The Son of God was not created but born and nevertheless the Son is not after the Father? Is there significance and an explanation for this belief?
Answer: Please read Chap.5, III, 2 Father-Son. Also: Read Thomas the Apostles profession: My Lord and my God (Jn 20:28)
The offence of the crucifixion was not easy to cope with. The Gospel according to John tells of how the Apostle Thomas, pulled in two directions over doubts on the news of Jesus’s resurrection, fought with himself: Unless I see the mark of the nails in his hands, and put my finger in the mark of the nails and my hand in his side, I will not believe (Jn 20:25). The shock of Good Friday was simply too deep-rooted for Thomas to be able to unquestioningly find his way to believe in Jesus’s resurrection. We have seen the Lord, his fellow Apostles had already told him days earlier. Thomas remained cool and reserved. We have met the Lord, he is alive, they told him. However, he did not trust them. Only the encounter with the resurrected Jesus himself opened the way to belief for the sceptical Apostle: A week later his disciples were again in the house, and Thomas was with them. Jesus came and stood among them and said. Peace be with you. Then he said to Thomas, Put your finger here and see my hands. Reach out your hand and put it in my side. Do not doubt but believe. (Jn 20:26-27). Overwhelmed by this encounter, overwhelmed by Jesus Christ, who lives, Thomas manages to say: My Lord and my God (Jn 20:28). That is some profession! And this profession to Jesus as Lord and as God is at the end of a long road paved with doubts and uncertainties, with misunderstandings and scepticism that Thomas had to journey. And not only him but also all who are followers of Jesus have to take this road to a full understanding of the Lord. After Easter, that is, after Jesus’s resurrection, they recognised him again in the encounter, only then were their eyes opened (see. Lk 24:31). Only then did they have that knowledge of Jesus that then condensed into profession of Him.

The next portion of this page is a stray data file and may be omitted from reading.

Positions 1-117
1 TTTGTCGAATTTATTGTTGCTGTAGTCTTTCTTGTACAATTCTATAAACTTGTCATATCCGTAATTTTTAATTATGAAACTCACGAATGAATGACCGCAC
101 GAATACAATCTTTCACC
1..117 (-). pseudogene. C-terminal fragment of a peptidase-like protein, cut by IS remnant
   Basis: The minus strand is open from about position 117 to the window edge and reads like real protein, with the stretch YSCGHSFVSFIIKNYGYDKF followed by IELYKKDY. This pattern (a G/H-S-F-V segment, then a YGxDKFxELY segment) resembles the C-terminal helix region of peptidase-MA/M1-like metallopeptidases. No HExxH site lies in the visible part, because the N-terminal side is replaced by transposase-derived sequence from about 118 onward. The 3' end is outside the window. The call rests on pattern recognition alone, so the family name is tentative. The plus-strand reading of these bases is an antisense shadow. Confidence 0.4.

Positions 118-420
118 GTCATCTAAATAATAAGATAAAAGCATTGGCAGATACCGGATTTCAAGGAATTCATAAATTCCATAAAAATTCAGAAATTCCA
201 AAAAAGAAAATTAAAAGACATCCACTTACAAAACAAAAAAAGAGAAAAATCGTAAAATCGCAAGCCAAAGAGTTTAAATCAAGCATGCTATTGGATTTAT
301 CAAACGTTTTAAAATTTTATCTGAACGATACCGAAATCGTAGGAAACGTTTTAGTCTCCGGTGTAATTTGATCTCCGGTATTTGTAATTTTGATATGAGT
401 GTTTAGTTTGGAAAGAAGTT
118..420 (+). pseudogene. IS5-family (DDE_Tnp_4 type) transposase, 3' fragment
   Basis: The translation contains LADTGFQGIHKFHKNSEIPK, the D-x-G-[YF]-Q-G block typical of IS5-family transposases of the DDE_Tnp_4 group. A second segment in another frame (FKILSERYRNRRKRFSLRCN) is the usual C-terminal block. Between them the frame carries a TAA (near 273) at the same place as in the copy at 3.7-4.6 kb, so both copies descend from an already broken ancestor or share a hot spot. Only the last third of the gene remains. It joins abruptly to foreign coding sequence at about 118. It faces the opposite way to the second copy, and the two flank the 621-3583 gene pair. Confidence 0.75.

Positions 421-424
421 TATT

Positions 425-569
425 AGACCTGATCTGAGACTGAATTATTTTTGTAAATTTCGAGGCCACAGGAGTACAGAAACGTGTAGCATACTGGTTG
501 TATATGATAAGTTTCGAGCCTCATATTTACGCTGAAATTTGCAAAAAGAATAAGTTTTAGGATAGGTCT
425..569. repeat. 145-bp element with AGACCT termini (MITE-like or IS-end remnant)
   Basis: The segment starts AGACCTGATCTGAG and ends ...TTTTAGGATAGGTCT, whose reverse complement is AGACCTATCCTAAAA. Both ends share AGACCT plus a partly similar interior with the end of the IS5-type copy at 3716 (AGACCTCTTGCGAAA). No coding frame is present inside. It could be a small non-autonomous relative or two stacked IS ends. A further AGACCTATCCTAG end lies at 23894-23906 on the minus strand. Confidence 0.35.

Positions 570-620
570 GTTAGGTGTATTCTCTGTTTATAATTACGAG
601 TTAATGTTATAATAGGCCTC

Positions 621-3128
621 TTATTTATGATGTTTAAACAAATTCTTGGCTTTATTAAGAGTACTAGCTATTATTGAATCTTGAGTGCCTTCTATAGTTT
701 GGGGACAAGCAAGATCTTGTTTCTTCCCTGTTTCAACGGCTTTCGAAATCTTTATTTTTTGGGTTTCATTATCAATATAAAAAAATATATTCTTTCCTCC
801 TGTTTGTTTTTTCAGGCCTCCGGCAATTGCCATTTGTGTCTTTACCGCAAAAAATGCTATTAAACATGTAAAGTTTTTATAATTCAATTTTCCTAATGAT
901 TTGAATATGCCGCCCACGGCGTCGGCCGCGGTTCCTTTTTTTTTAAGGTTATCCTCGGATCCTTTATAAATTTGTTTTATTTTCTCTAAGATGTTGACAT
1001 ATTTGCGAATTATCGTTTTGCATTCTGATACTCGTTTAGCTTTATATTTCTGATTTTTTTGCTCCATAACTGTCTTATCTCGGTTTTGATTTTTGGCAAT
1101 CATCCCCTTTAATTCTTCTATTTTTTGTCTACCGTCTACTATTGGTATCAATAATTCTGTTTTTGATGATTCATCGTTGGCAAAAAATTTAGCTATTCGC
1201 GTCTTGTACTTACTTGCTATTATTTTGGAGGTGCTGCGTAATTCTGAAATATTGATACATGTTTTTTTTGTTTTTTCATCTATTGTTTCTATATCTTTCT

In his Letter to the Philippians, Saint Paul quotes a hymn that was composed shortly after Jesus’s death and resurrection, and which summarises the belief in Jesus Christ in this way: He was ….(Phil 2:6-11). This is the fundamental creed of Christianity.